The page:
German weekly highlights role of the Stasi in attempt on John Paul II’s life

Pope John Paul II shortly after being wounded
Pope John Paul II shortly after being wounded

.- The German weekly Der Spiegel has published a report indicating that Communist Germany’s Ministry for State Security (Stasi) unleashed “one of the largest campaigns of misinformation in its history” in order to deflect investigations into the attempt on the life of John Paul II in 1981 towards Turkish extremists.

According to the ANSA news agency, the article features new documents discovered in German state archives that reveal that the Stasi “tried to help the Bulgarian secret service. The organization enrolled a young Turkish citizen, Ismet Erguen, who began her mission in Berlin in February of 1982.”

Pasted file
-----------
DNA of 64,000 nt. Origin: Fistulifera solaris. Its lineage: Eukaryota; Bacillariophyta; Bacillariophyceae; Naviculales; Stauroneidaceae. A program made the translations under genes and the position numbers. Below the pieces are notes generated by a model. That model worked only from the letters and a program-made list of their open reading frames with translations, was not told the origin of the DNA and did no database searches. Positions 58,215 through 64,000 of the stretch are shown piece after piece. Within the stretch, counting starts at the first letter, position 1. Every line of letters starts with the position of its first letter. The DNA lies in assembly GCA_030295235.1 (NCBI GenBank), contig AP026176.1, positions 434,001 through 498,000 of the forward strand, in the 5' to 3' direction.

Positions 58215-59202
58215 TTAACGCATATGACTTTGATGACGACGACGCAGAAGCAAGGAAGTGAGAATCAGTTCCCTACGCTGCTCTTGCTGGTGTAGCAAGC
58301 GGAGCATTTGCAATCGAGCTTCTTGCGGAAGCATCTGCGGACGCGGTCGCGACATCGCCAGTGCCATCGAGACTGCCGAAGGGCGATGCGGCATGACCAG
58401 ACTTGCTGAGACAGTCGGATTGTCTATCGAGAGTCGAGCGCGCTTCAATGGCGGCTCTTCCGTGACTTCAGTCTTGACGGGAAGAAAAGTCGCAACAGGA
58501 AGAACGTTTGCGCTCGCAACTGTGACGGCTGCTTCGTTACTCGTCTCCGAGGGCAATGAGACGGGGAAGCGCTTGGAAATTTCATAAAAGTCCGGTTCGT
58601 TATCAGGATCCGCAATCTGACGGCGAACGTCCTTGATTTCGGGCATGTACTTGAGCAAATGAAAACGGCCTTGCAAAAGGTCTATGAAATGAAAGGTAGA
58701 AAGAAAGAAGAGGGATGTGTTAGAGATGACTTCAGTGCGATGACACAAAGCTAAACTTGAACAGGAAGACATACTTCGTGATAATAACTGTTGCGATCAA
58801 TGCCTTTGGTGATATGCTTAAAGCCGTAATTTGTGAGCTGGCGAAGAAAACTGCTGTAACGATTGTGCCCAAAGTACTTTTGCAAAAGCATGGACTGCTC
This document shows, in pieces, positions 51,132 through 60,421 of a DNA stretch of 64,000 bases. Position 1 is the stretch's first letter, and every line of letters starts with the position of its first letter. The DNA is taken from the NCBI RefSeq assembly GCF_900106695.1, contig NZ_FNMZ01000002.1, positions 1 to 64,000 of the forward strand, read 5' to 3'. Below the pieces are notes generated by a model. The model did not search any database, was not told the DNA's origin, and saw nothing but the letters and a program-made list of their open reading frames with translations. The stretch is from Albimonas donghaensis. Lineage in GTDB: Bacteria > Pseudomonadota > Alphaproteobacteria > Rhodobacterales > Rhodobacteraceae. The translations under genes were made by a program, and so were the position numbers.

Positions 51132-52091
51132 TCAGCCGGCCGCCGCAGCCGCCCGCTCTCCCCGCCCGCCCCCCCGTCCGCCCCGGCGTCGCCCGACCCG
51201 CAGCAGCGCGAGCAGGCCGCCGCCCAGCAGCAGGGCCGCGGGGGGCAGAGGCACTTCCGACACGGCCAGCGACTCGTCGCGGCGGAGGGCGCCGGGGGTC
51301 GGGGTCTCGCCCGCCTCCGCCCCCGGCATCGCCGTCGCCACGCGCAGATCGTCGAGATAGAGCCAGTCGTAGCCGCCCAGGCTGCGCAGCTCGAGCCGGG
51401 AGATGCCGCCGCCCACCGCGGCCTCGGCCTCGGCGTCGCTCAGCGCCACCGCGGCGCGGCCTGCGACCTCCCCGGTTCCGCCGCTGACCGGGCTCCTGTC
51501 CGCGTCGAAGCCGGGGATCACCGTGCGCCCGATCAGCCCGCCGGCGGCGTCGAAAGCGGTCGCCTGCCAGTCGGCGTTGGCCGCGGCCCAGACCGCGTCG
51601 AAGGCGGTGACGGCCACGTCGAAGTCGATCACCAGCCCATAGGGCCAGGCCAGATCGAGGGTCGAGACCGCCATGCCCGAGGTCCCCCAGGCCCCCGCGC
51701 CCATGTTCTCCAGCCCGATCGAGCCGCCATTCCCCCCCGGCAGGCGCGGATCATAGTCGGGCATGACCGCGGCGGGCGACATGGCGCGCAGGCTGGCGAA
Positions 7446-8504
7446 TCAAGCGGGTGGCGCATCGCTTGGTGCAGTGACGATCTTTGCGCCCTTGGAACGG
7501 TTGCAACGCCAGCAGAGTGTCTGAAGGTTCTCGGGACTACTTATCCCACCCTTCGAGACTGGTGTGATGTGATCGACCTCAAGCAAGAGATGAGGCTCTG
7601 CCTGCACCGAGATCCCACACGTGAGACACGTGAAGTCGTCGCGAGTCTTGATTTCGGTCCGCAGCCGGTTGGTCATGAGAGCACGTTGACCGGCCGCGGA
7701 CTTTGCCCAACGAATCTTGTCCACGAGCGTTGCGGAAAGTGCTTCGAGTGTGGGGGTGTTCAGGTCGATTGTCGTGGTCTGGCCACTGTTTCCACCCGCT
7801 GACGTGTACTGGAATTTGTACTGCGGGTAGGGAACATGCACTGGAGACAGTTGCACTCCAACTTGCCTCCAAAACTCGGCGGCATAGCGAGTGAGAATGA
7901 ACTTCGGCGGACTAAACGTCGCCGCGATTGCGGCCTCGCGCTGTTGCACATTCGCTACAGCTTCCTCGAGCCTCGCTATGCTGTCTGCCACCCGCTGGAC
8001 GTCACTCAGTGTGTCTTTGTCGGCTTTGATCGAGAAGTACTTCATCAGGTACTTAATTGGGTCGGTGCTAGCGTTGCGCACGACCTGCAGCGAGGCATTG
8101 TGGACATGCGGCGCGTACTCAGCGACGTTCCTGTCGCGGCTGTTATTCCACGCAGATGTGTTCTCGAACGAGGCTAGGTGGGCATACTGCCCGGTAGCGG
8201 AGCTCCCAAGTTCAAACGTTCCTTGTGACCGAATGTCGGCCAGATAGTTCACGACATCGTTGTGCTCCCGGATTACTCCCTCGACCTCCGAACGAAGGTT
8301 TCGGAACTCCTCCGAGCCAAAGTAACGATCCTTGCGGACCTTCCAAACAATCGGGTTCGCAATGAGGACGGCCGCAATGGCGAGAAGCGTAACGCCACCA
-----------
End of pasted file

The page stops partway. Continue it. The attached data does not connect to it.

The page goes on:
“The documents show Erguen was involved until 1989, although today she denies ever having been an agent of the Stasi,” the news report indicated.

“The head of the foreign information sector of the Stasi, Markus Wolf, who died in 2006 at the age of 83, received a request for help from the Bulgarians in 1981 after the arrest of Ali Agca, as they were concerned that the Western media were focusing on a supposed Soviet-Bulgarian link in the assassination attempt.”

Der Spiegel claims that “the purpose was to divert suspicion towards the Gray Wolves, an extreme right-wing Turkish group.”

Wolf was satisfied with Erguen’s work because even today, “a legend exists according to which it was the Gray Wolves that gave orders to Agca,” the newspaper reports.

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